Although mainland Spain is suffering a surge in Covid cases, its island group in the Atlantic has been deemed safe for holidaymakers.
Brits can now travel to The Canary Islands, Mykonos, the Maldives and Denmark without having to quarantine for two weeks on their return.
From 4am on Sunday, people arriving to the UK from these destinations will no longer need to self-isolate after the destinations were added to the UK Government’s travel corridor list.
However people arriving into the UK from Liechtenstein from this Sunday will now find themselves having to self-isolate. The European country was the only nation added to the prohibited list in the latest update.
Its managing director, Andrew Flintham, said the removal of quarantine requirements for the islands was “a positive step forward for our business and all our customers who wish to enjoy a well-deserved break overseas”.
But he urged ministers to “work closely with the industry on airport testing so we can open up more destinations in the coming weeks”.
The travel trade organisation Abta welcomed “a bit of light at the end of a very dark tunnel for the industry”. A spokeswoman said: “We have been highlighting the need to move to a regional approach to quarantine, citing the Canary Islands as a specific example, so it is good to see the Government take action on this today.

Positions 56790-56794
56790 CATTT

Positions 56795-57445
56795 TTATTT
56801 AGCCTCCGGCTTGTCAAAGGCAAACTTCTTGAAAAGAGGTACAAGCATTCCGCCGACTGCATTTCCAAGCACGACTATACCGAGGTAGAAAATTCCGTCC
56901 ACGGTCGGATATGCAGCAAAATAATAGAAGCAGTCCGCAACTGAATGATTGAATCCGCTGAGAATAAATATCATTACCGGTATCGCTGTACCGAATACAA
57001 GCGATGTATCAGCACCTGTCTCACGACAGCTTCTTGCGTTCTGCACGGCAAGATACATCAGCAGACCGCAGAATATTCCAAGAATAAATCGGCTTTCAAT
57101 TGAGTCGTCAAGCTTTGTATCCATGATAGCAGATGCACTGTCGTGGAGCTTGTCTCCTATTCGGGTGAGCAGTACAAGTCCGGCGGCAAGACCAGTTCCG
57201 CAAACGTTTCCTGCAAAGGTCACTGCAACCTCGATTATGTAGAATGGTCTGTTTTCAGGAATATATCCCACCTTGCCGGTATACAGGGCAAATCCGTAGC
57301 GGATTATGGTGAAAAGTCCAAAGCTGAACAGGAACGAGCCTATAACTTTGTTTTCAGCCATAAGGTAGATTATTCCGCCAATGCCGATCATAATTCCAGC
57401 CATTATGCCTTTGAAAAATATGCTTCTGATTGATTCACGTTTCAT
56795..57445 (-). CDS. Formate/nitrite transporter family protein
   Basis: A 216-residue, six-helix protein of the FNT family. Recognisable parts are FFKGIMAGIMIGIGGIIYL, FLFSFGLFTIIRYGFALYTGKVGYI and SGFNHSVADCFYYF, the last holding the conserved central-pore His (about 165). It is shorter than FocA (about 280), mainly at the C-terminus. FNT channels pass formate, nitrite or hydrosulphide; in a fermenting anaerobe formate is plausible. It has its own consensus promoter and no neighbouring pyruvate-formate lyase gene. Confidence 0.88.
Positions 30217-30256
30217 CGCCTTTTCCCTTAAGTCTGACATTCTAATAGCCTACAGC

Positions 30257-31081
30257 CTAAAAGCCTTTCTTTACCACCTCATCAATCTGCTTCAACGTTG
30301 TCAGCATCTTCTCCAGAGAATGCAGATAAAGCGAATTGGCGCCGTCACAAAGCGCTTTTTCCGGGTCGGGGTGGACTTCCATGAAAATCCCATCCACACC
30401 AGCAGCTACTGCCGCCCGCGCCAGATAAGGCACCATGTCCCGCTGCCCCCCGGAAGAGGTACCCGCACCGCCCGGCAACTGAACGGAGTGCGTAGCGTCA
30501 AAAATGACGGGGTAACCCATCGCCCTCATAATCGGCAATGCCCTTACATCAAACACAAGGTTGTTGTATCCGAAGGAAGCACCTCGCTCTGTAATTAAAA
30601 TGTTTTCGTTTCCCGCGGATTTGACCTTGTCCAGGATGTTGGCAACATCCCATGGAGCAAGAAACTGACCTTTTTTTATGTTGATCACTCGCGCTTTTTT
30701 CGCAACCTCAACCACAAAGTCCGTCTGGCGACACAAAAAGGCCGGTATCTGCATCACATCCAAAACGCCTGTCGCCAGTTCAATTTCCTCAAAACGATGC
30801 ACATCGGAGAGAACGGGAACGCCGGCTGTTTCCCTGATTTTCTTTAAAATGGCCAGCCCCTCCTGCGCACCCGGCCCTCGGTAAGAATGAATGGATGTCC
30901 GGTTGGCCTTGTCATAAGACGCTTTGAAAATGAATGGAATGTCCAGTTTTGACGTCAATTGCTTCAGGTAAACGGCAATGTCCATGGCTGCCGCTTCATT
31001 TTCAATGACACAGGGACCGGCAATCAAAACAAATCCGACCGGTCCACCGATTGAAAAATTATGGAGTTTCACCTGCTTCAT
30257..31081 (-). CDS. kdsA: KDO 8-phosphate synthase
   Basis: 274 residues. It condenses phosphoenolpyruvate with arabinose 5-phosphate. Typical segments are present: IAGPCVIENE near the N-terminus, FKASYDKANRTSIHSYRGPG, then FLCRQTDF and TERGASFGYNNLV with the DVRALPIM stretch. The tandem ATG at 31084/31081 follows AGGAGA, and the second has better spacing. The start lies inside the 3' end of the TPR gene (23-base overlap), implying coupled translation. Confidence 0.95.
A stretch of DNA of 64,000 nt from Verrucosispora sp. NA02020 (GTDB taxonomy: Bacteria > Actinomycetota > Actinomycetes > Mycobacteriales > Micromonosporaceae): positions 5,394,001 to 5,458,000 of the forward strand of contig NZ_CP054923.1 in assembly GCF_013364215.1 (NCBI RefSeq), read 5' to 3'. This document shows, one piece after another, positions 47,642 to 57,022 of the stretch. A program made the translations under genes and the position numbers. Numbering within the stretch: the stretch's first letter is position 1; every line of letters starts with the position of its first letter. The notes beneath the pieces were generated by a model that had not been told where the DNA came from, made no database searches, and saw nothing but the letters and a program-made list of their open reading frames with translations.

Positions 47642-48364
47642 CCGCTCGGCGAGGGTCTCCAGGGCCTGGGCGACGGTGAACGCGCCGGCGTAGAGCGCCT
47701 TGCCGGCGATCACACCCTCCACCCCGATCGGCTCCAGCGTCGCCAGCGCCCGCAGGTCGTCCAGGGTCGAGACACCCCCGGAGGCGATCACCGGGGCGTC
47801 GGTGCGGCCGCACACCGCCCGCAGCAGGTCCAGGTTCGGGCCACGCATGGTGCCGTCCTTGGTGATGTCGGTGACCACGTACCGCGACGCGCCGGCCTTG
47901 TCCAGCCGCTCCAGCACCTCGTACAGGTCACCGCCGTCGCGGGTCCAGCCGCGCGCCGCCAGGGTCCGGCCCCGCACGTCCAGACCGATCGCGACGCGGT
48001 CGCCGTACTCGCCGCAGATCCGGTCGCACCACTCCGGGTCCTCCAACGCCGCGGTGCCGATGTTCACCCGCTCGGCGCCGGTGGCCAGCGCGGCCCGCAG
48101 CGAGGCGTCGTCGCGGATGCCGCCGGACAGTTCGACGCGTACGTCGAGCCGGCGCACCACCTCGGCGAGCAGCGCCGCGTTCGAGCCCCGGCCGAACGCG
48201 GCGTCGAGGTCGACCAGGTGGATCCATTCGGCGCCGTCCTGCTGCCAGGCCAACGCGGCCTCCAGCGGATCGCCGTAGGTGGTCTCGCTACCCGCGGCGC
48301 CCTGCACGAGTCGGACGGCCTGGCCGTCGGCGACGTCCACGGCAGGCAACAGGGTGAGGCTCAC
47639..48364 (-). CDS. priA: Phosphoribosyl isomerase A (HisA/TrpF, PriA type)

“But we must remember that the pandemic brought foreign travel to a standstill and for most companies there has been little or no chance to start a recovery.”
Rules changing weekly
The weekly update by Transport Secretary Grant Shapps comes as the UK’s instance of the virus continued to increase. Britain and Northern Ireland now has a higher reproduction rate than many other European countries from which people must self-isolate.
Most popular holiday destinations for Brits remain on the quarantine list, including Spain, Portugal, France and Turkey.
All travellers, including those from exempt destinations, will still be required to show a complete passenger locator form on arrival into the UK unless they fall into a small group of exemptions.
Penalties for those breaching the self-isolation rules when returning from non-exempt countries have increased from £1,000 for first offences up to £10,000 for subsequent offences, mirroring penalties for those breaching self-isolation following a positive coronavirus test or contact from Test and Trace.